Kat Namon ’22
The coronavirus pandemic has changed lives across the globe in a mere number of months. This fact isn’t new, it isn’t groundbreaking, and I’m sure anyone reading this is well aware of the situation at hand. We are being advised (and should listen to these guidelines if we care about the well-being of others and ourselves) to stay home, and sacrifice our daily routines for an uncertain amount of time.
I, like many other students around the world, am disappointed. It’s hard to deal with being sent home from school mid-semester, it’s hard to leave when everything is unfinished, it’s hard to say goodbye to people when you don’t know when you’ll see them again. However, despite these depressing circumstances, we (and by we, I mean students from the ages of 14-25 or older) are living through a historic occurrence.
As much as part of me wants to sit back and passively watch it all play out on CNN in my secluded middle-of-nowhere house in Connecticut, I feel guilty for it. My dad gets up every day still to go to work at a hospital near our town where he’s seeing patients, and though these patients are beginning to dwindle in numbers due to the increasing fears of contraction, he’s really making a difference. I realize that staying home and doing our parts of social distancing and continuing on with our studies to the best of our ability are incredibly positive contributions, however I think there’s a little more that can be done in some situations.
I am not referring to people who may not have the resources or time or capacity to do more at this time, I am well aware this is a global crisis that is tragic for many people in many different ways. I’m referring to people like me. People who are safe, who are secluded, and who can and should do more. I don’t know exactly what can be done in this situation, and I’m starting to realize more people are in a similar position to me than I thought, including those who run this country. I do firmly believe, however, that as a student I have a responsibility to see this as an opportunity to grow and to document this unprecedented occurrence in global history.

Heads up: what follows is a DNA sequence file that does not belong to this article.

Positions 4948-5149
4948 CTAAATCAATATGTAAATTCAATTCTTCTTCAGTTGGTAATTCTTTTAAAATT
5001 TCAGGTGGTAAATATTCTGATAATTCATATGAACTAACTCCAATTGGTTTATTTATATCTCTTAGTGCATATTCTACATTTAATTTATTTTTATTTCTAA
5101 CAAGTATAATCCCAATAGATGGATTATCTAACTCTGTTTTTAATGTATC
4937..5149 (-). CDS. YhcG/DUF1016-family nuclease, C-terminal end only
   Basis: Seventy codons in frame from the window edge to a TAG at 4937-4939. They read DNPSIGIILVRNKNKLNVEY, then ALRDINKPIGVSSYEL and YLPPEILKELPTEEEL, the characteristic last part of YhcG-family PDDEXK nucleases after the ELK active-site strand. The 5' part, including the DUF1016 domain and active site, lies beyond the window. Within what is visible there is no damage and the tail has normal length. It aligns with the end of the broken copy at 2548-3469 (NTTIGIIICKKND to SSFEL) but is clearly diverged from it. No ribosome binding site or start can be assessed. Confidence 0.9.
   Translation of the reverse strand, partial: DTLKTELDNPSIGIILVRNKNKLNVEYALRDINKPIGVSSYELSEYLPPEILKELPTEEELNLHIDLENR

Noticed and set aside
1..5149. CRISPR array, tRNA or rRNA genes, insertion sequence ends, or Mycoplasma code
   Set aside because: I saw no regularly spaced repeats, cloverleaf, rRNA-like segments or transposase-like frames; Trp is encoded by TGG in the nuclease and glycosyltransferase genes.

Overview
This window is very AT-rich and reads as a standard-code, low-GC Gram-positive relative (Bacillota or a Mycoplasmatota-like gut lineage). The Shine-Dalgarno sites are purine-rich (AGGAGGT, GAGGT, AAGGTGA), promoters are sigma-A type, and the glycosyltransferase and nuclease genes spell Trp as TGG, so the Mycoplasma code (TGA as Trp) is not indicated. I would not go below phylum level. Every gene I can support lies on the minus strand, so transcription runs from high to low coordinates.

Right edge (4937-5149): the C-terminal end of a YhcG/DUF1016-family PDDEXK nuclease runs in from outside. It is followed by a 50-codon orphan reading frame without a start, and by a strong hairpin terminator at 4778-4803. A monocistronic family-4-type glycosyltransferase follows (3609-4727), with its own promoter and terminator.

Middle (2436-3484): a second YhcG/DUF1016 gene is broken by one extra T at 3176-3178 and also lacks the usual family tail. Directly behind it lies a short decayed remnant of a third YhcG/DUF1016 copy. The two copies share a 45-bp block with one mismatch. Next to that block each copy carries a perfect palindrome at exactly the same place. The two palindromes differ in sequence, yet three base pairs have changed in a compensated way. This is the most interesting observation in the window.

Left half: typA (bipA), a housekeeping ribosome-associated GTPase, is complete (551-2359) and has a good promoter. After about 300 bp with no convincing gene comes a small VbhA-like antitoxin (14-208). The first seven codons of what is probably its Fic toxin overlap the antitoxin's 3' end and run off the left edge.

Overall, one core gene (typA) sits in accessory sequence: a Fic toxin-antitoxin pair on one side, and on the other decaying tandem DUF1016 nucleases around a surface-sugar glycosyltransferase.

It’s really ironic that the first editorial I wrote with my Co-Managing Editor Liz Foster ’22 back in the beginning of February was on colleges coping with the emergence of this novel virus, and in this article we even made a joke about it, adding a little humor to, at the time, a potentially unsettling subject. We didn’t know the extent to which this could blow up, and it sure did blow up in our faces.
I don’t necessarily regret this editorial, because I think it’s telling of how everyone has approached the situation. We’re all making predictions that aren’t necessarily going to play out how we expect, and this is true of everyone in the world, from students to policymakers. I am actually glad that we wrote about this topic early on, even when no one was sure what it would turn into. I was watching YouTube videos this afternoon and was reminded of a quote that is especially relevant in this tumultuous era, “The more you know, the more you realize you don’t know.” This was either Aristotle or Albert Einstein, but regardless of who said it, they nailed it. None of us know much right now.
Writing about the world around us is critical at this point in time. Take note of what is going on and don’t just turn a blind eye. Although I am an advocate of preserving mental health by limiting media exposure, I also believe this can lead to irresponsible behavior on the part of people who choose to ignore the reality of the situation. I think an incredibly valuable thing, for people who are able, is to record how you are feeling, what is happening to you in your current surroundings, and how those around you feel about living in the midst of a global pandemic outbreak.
Writing about what is happening is our responsibility as the current youth of the world and no one else is going to do it for us. It’s important that we accept what we don’t know, and try our best to learn more, and to be open to challenging the situation we’ve been dealt. I personally am planning to turn to developing my writing skills during this time of isolation as a coping mechanism, and I hope others choose to do so as well, so that these writings can eventually be compiled and archived for future Trinity students to look back on and learn from.
We’re the pandemic kids, let’s embrace our new identity.